So during the first steps of this mortgage process, we establish that the borrower has the ability and likelihood to make the mortgage payments on time, without going into default. But since the lenders can never be fully certain that any loan will avoid default, they further secure their position by attaching a lien to the subject property with a deed of trust. The Deed of Trust is the KEY document for a mortgage lender. This document gives them the ability to foreclose on the home in the event of a default of payment. Since the real estate is used to secure the mortgage, the lender needs a variety of data detailing the specific aspects of the property. We do this with a title report, and an appraisal report.
The title report confirms that we are in a position either to make a clean and legal transfer of ownership, or in a position to refinance existing debts attached to the property. The contents of the title report detail who is on the title currently (and therefore who has the legal right to transact upon the property). The title report also details any and all liens against the property. These liens or loans will have to be paid off and fully retired prior to the funding of the new mortgage loan. In a purchase example, this debt is generally the current loan of the seller, which will be paid in full out of the proceeds of the purchase funds. In a refinance, the title report describes the current loan that will be replaced with a new loan that has more favorable terms for the borrower.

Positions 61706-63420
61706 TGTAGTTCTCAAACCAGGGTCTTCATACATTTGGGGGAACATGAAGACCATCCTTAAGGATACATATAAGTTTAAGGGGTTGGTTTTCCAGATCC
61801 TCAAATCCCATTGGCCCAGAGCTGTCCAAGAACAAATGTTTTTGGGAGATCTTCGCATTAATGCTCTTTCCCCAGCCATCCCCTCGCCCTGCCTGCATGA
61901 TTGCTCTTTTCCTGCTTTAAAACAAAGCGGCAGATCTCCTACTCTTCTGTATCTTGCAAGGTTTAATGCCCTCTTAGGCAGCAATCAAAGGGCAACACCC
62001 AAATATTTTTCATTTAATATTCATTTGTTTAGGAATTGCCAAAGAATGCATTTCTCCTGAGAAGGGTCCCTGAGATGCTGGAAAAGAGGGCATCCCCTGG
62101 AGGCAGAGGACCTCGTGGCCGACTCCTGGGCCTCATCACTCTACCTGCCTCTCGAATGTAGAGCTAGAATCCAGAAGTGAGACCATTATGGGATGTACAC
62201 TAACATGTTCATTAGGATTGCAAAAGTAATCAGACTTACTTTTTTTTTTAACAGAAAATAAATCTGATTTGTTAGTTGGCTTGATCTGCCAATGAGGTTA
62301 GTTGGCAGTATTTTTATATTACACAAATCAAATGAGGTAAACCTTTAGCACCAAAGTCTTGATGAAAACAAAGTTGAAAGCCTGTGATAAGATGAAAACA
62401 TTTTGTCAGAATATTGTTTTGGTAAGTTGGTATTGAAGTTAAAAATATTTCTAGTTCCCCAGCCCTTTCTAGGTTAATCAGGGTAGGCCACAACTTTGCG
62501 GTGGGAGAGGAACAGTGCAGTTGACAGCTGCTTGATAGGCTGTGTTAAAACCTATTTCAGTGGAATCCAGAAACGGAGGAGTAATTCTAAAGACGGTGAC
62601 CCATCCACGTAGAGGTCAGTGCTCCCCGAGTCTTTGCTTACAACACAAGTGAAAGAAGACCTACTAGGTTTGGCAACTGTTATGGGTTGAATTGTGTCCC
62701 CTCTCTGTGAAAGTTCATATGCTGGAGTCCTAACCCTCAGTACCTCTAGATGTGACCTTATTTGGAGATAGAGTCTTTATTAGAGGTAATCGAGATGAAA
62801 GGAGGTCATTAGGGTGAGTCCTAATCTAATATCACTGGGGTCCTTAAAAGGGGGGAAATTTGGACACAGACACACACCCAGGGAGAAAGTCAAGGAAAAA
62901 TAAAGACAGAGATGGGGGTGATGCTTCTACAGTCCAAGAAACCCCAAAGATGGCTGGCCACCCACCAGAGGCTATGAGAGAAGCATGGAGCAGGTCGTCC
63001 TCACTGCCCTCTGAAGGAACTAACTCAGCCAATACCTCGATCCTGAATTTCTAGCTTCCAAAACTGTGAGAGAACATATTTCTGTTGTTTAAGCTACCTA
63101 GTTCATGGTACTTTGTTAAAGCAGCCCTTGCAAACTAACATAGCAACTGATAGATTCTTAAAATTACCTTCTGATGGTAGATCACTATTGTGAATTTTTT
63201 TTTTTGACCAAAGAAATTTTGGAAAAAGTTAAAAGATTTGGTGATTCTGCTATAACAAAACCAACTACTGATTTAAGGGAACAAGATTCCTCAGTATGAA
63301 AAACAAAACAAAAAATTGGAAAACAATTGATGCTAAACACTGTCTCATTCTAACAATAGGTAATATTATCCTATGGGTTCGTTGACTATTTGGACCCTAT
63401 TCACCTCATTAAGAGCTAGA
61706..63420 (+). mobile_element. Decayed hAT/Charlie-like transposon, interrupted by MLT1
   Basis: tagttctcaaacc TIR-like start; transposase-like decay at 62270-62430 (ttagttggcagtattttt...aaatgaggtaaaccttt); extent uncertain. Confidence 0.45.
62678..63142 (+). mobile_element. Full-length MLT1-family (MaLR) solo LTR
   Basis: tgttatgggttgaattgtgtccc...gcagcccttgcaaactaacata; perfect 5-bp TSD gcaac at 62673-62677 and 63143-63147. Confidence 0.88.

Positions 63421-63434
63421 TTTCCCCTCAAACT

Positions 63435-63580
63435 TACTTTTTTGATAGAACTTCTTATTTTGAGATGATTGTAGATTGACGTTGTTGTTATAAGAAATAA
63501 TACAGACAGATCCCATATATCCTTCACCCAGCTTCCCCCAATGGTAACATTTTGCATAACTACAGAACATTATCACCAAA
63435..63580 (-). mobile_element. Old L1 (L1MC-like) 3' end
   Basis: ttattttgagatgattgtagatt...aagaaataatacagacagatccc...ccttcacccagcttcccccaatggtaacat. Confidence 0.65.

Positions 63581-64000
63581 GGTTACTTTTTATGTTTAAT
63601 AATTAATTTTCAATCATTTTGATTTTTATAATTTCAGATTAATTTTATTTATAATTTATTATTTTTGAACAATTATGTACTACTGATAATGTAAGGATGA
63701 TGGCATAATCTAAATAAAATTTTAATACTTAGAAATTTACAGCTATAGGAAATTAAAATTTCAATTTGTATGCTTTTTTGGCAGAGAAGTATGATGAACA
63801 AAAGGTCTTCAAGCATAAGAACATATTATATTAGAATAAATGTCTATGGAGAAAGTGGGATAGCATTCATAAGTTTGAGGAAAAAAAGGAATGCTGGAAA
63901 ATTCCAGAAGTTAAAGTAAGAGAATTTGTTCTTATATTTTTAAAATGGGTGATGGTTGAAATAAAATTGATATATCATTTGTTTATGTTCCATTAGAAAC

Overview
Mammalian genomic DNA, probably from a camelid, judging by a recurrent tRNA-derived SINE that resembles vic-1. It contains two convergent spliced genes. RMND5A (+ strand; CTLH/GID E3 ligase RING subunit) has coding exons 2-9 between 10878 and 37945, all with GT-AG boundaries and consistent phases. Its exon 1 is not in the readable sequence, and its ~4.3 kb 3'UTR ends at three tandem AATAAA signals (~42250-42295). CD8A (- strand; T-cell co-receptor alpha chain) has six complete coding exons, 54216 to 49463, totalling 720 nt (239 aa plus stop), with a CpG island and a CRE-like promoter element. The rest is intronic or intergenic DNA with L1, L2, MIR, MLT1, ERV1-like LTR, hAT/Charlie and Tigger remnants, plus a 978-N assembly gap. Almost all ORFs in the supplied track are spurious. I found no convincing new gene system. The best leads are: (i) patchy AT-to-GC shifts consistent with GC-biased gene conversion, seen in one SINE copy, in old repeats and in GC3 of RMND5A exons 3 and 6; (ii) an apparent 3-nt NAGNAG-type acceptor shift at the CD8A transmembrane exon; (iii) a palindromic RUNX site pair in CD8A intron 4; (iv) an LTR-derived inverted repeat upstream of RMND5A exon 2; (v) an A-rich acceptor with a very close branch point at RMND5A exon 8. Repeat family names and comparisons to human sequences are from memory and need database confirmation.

The appraisal report confirms that the home is in working order, and (in a purchase) worth the price that has been agreed upon. An appraisal in a refinance mortgage establishes the market value of the real estate. This value affects many fundamental aspects of the available mortgage: It can affect available loan size, as well as available rate. Loans are extended based on a “loan to value” or LTV ratio. Different loan programs allow 80% of value, or 97.75% of value, or unlimited loan to value in the case of the new HARP 2.0 refinance program.
An appraisal in a purchase transaction is much more likely to achieve the agreed upon purchase price. This is because the contract reflects an actual market dynamic: there is a buyer and a seller and they have both agreed upon a price. In a refinance, the appraisal can be much more unpredictable. The appraiser has to base their price opinion on price per square foot of recent sales in the marketplace, which is very difficult, and in a declining or unstable marketplace the value they come up with is often frustratingly low.
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